78. The Scotland Reserve will be held within the UK government's Exchequer. The detailed arrangements for the operation of the Scotland Reserve and access arrangements will be agreed between the Governments.
79. Alongside the devolution of further powers to the Scottish Parliament, the Smith Commission recommended that the Scottish Parliament should expand and strengthen independent fiscal scrutiny of Scotland's public finances.
80. The Scottish Fiscal Commission was established on a non-statutory basis in 2014, with a remit to independently scrutinise and report on the Scottish Government's devolved tax revenue forecasts and projections of economic determinants underpinning forecasts of non-domestic rate income ( NDRI).
81. In September 2015 the Scottish Fiscal Commission Bill was introduced into the Scottish Parliament.  The Bill relates to the tax powers devolved to the Scottish Parliament under the Scotland Acts of 1998 and 2012 as the Scottish Parliament does not yet have competence to legislate for additional functions for the Commission to reflect the new fiscal framework.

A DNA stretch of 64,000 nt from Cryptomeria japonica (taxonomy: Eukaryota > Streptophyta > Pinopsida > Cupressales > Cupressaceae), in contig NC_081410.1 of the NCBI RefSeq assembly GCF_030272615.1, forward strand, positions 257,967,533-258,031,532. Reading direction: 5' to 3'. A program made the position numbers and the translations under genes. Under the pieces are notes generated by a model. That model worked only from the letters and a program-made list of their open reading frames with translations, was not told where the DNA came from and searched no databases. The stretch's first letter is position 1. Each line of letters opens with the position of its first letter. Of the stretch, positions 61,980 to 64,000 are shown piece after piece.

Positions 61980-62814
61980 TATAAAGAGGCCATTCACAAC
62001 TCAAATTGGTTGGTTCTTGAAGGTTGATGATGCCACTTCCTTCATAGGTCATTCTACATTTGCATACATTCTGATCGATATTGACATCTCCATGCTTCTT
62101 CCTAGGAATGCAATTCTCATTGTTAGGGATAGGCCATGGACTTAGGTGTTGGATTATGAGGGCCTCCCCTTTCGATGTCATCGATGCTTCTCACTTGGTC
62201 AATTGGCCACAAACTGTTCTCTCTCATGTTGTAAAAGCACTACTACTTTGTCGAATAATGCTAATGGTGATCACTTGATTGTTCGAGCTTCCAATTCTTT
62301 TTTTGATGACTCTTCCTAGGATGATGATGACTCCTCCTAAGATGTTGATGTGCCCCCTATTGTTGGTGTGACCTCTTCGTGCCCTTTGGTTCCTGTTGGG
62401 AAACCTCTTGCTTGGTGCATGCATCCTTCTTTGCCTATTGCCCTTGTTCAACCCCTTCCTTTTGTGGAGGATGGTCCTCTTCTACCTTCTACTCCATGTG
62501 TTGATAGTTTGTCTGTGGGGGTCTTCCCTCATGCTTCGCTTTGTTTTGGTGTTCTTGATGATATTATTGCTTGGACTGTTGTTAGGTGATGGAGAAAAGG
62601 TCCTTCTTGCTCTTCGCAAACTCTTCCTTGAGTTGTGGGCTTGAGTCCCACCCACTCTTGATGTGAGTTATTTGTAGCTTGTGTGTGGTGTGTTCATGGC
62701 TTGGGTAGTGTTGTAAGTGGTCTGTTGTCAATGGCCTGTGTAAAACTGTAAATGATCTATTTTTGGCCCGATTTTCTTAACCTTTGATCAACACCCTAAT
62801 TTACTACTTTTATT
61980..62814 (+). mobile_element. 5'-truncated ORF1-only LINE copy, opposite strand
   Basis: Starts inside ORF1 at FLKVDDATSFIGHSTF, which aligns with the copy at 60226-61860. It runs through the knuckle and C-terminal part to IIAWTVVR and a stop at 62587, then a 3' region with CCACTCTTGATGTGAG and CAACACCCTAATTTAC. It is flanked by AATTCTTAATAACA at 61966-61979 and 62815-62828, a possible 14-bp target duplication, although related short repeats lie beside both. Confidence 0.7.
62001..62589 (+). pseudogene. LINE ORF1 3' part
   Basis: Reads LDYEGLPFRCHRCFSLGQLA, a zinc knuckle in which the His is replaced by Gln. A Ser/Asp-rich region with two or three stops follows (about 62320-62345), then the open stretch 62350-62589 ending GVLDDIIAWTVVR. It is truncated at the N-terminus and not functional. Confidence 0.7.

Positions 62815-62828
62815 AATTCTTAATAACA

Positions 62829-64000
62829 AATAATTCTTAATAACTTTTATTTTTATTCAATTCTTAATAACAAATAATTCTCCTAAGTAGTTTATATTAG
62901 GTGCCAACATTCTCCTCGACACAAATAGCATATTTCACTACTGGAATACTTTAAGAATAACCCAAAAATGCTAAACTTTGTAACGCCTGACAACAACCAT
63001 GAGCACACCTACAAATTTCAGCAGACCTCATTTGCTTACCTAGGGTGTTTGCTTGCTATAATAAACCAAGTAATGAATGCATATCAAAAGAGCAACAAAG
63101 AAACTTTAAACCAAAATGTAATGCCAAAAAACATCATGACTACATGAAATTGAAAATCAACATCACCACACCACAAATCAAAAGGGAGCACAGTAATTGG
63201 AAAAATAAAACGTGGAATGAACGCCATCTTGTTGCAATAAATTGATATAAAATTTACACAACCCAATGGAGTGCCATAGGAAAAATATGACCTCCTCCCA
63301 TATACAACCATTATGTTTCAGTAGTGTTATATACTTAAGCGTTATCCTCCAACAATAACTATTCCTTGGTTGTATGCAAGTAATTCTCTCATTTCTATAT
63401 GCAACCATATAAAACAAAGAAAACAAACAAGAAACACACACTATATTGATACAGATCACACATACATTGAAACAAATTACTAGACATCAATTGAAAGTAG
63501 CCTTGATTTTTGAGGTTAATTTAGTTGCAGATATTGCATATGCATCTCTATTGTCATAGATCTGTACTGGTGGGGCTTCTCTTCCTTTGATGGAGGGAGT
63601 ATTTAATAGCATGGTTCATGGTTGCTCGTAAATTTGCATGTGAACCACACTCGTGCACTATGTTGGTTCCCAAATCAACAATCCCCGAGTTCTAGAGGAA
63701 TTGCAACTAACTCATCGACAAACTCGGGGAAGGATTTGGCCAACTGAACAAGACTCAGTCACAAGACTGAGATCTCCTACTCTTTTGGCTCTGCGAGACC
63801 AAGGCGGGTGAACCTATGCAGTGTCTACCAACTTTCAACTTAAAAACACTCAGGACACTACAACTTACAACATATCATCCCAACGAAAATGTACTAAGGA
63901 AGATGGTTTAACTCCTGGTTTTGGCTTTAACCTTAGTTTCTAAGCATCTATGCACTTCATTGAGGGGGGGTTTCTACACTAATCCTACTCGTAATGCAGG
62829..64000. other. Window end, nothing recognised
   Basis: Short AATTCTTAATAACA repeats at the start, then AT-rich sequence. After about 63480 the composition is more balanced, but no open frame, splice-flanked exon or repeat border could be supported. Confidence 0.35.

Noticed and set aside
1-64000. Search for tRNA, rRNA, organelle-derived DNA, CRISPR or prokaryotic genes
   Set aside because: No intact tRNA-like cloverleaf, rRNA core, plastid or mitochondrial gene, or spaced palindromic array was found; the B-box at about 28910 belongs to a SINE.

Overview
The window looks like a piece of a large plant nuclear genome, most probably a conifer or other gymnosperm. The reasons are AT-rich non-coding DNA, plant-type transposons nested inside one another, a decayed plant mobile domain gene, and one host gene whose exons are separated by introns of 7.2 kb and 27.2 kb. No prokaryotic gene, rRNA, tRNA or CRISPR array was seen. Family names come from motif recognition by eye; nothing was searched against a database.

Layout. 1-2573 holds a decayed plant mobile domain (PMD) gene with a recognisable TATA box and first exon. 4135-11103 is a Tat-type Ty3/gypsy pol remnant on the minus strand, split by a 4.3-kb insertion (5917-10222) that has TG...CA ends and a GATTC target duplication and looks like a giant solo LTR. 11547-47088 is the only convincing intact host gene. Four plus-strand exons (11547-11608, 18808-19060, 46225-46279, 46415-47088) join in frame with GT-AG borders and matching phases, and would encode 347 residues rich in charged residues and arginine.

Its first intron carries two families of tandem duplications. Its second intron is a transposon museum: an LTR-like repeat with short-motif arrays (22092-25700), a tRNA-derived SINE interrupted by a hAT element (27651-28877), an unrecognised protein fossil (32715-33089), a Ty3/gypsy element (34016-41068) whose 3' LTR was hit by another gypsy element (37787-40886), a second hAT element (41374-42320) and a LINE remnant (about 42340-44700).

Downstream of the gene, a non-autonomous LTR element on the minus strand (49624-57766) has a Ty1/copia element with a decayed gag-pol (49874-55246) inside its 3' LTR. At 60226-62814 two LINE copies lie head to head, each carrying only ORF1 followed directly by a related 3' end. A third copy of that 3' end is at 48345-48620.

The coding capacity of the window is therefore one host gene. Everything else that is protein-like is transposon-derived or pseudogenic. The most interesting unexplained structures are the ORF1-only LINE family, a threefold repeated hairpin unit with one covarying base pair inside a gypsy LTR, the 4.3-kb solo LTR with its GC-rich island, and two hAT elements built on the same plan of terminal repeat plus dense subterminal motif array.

82. The Bill provides that Scottish Ministers will have a regulation-making power to expand the Scottish Fiscal Commission's functions to take account of new fiscal powers once the new Scotland Act is in place, subject to the approval of the Scottish Parliament. To reflect additional devolved tax and spending powers devolved by the current Scotland Bill and the associated fiscal framework the remit of the Scottish Fiscal Commission will be expanded. The future effectiveness of the Scottish Fiscal Commission and the OBR in scrutinising Scotland's devolved public finances and the operation of Scotland's new fiscal framework will be dependent on close and constructive working between the two bodies.